NEW YORK ( TheStreet) -- Apple's ( AAPL) new Touch ID technology may be the answer for consumers everywhere who have a tough time remembering passwords -- or whose fat fingers find tiny virtual keyboards annoying. For the security industry, this could be what finally boosts biometric technology to a mainstream audience. "To me, I see this as an example of another opportunity for them to take a technology from high-end applications and bring it to consumers," said Philip Lieberman, president of Lieberman Software, which develops security software for businesses and governments. "It's the first time I've ever seen this level of technology in a consumer product." Apple's knack for integrating new -- and expensive -- technologies into its products and creating mass appeal appears to be on the verge again. The sliver-thin MacBook Air's, high-resolution Retina displays and, of course, iPads, for example, are now part of our vernacular. And while the company wasn't always the first, Apple used its influence and buying power to expand the audience greatly. Apple also has a reputation to protect, Lieberman added. "Apple has gotten beat up because people have chosen poor passwords for their Apple mail service," he said. "By having a biometric device as opposed to a password chosen by the user, it's the better way to go, especially for consumers. You don't choose a fingerprint." Biometric fingerprint readers expanded beyond science fiction and began showing up in retail stores more than 10 years ago. Some PC makers built fingerprint readers into laptops. Other companies made consumer gadgets that were more gimmicky than reliable. The technology didn't always work. Low-resolution scanners and cheap sensors resulted in limited mass appeal. Consumers weren't willing to pay for the higher quality hardware. Today, fingerprint scanners are relegated to a handful of business laptops or large companies willing to invest in high-end equipment. Apple's Touch ID, one of the most buzzed-about features in the new iPhone 5S, spares little expense and offers high-quality hardware with minimal fuss. After the initial set up, iPhone owners need only to touch the home button to unlock the phone or make a purchase on iTunes or the App Store.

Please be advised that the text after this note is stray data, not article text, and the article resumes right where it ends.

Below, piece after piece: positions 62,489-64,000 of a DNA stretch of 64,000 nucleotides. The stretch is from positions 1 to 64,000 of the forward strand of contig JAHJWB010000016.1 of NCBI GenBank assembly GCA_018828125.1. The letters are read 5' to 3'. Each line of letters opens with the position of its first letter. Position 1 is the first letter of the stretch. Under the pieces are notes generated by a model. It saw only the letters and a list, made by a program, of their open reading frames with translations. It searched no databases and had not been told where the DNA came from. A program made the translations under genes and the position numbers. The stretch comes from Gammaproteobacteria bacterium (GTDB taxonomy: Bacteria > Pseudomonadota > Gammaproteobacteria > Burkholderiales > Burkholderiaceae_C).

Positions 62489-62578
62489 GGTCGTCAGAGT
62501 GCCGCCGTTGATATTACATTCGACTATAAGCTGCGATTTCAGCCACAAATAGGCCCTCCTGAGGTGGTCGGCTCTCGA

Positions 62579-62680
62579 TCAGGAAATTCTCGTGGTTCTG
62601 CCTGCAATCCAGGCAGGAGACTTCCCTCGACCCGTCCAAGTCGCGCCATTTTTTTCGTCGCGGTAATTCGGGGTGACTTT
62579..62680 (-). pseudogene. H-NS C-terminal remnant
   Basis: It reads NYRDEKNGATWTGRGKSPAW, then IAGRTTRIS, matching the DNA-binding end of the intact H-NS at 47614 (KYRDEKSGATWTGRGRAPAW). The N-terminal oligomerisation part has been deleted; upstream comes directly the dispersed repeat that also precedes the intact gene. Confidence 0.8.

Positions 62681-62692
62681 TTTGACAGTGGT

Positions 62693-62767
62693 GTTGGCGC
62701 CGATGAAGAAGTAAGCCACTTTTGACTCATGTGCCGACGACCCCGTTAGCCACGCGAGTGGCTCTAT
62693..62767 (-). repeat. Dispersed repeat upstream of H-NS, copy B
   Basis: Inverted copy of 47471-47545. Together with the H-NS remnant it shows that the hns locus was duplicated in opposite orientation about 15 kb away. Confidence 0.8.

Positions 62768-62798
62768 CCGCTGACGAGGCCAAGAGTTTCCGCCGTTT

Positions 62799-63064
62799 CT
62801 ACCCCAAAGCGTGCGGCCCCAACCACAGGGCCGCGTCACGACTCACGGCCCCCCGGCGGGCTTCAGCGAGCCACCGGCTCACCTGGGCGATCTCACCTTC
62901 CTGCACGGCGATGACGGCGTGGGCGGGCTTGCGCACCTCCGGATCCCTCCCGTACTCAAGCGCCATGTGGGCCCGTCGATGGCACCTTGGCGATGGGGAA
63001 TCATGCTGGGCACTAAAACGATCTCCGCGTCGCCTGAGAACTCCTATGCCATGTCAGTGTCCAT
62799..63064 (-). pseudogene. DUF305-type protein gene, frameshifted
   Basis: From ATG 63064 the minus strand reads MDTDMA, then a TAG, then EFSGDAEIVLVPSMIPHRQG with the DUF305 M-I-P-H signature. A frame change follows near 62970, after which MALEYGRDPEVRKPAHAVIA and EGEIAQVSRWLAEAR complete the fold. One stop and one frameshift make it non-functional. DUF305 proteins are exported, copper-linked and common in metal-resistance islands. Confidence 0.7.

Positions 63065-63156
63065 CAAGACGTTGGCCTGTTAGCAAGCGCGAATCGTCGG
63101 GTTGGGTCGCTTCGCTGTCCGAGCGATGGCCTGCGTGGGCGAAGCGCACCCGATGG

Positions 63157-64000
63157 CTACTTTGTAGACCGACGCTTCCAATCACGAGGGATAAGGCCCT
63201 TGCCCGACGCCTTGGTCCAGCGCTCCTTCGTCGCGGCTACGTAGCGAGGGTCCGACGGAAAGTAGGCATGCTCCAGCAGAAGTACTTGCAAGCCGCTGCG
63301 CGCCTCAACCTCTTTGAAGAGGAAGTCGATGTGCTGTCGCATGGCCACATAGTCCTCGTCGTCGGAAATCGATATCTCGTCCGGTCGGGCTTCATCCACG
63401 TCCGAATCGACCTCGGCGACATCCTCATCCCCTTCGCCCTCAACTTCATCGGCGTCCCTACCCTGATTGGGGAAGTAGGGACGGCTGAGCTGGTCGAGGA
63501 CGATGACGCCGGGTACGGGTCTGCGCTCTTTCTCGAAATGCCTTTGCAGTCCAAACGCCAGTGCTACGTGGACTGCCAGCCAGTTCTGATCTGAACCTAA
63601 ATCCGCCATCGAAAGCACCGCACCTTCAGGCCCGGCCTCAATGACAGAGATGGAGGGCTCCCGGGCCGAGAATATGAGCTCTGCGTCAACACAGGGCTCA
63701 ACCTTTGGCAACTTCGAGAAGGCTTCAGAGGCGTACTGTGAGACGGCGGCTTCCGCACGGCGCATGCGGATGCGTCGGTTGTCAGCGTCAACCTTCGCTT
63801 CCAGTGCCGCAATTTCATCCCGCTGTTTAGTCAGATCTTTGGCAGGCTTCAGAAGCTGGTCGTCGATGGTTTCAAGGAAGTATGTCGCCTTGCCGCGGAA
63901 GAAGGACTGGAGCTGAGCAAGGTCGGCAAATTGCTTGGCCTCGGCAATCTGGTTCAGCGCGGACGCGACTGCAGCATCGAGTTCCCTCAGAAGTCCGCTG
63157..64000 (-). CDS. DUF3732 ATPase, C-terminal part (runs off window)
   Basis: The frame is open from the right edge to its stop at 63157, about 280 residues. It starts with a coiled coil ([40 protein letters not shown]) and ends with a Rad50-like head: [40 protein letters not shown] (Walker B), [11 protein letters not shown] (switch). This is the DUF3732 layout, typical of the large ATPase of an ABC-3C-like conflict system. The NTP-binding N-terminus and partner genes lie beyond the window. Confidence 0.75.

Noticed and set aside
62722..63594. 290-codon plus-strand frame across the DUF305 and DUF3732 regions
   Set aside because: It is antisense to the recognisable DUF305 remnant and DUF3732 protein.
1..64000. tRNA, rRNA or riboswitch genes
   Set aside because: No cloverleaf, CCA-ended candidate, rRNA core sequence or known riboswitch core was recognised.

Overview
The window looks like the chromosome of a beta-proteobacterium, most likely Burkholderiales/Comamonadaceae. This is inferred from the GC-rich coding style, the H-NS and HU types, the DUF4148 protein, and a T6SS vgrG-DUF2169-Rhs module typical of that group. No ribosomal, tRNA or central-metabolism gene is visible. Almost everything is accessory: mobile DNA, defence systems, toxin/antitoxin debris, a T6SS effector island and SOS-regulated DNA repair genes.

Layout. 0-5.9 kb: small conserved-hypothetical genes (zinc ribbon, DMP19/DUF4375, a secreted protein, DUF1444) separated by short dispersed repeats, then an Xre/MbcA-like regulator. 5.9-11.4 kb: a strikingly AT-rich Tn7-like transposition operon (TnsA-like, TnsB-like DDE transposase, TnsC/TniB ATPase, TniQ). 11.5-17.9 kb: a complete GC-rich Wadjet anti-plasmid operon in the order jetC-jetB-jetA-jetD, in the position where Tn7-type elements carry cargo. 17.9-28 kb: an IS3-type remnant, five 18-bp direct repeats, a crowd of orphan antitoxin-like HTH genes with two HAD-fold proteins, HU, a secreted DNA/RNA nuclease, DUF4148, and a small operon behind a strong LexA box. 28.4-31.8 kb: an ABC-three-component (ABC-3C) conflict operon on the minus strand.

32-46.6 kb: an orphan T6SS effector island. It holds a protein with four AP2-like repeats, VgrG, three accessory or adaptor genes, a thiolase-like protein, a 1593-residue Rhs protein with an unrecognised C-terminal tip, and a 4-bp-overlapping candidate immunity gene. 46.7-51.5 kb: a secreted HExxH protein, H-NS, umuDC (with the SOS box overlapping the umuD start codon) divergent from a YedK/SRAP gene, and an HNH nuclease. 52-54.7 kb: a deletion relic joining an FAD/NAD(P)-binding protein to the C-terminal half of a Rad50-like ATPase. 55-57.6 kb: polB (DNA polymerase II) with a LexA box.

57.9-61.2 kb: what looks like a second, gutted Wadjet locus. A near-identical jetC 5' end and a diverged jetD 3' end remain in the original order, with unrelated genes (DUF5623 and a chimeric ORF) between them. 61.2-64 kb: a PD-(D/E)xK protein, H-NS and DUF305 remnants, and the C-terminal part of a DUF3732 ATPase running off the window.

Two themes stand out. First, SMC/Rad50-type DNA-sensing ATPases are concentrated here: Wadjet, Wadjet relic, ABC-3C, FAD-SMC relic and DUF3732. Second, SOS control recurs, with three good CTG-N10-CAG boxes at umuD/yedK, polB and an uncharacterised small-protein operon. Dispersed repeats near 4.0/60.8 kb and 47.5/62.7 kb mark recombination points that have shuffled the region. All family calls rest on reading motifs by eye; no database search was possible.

Even competitors, like Bio-key, which makes fingerprint readers for mobile devices, are excited. In an interview with Bloomberg News, Jay Meier, Bio-key's vice president of corporate development, said, "This is a momentous occasion for the biometrics industry. ...The iPhone 5S is the first broadly distributed mobile device to include a biometric sensor that really is emerging into the consumer's field of view, if you will. This is the day we've been waiting for." Adding fingerprint security to an iPhone wasn't unexpected. Last year, Apple paid $356 million to acquire AuthenTec, which held several fingerprint-related patents and had access to high-quality hardware. The result is a mix of hardware and software built behind the iPhone's home button, according to Apple. The exterior home button is a laser-cut sapphire crystal that protects the sensor below. The capacitive touch sensor underneath takes a high-resolution 500 dpi image of a fingerprint, which is analyzed for a match. (Cheaper fingerprint scanners have resolution around 100 to 175 dpi, while the better, commercial scanners tout resolutions of 300 to 1,000 dpi, Lieberman said.) The new iPhone also uses sub-thermal scanning to view even more details beyond just the outer print. (Watch Apple's video of Touch ID at apple.com/iphone-5s/videos/#video-touch.) The fingerprint is stored on a secure chip inside the phone and not online, allaying concerns of privacy-rights groups. There is no iPhone user fingerprint database dangling in the iCloud. But there are still unknowns about biometric-fingerprint security, said Stina Ehrensvard, CEO of Yubico, a provider of hardware security technology. "It will be interesting to see how robust the iPhone fingerprint sensor will be as there are many (of us) who have gone through customs and have experienced problems with reading our fingerprints," Ehrensvard said. "However, independent if a device is unlocked with a fingerprint or not, the concept of having a security chip in a smartphone or other hardware device to securely authenticate over the Internet is a trend supported by several IT giants." Yubico is part of the FIDO Alliance, which stands for Fast IDentity Online. The organization is working with several technology companies on new open standards enabling easier and more secure ways to login to online services. Apple is not a member.
Yubico's own technology, the YubiKey, is a USB security key that works with computers and mobile devices supporting Near Field Communication. It authenticates with a built-in security chip, a password and a physical touch. The user enters a PIN or password and then touches the device for instant access to an online service. Google ( GOOG) is using the technology for its own staff and has, together with Yubico, created Universal 2nd Factor (U2F). This is one of the FIDO standards that in the future can enable users to login with one single security key, such as the YubiKey, to any number of services, and not have to juggle complicated passwords. Apple has always liked to do things on its own way, said Lieberman. By going the high-end hardware route and buying up AuthenTec and its patents, Apple owns the technology. "It's always been a game of supply chain and patents. By locking up AuthenTec and high-end sensors, they now have something to block their competitors," he said. Plus, he added, Apple is smart. It won't focus on marketing the technology inside, but the feature as a status symbol. "You are no longer cool if you have to type in your passwords," he said. Follow @Gadgetress This article was written by an independent contributor, separate from TheStreet's regular news coverage.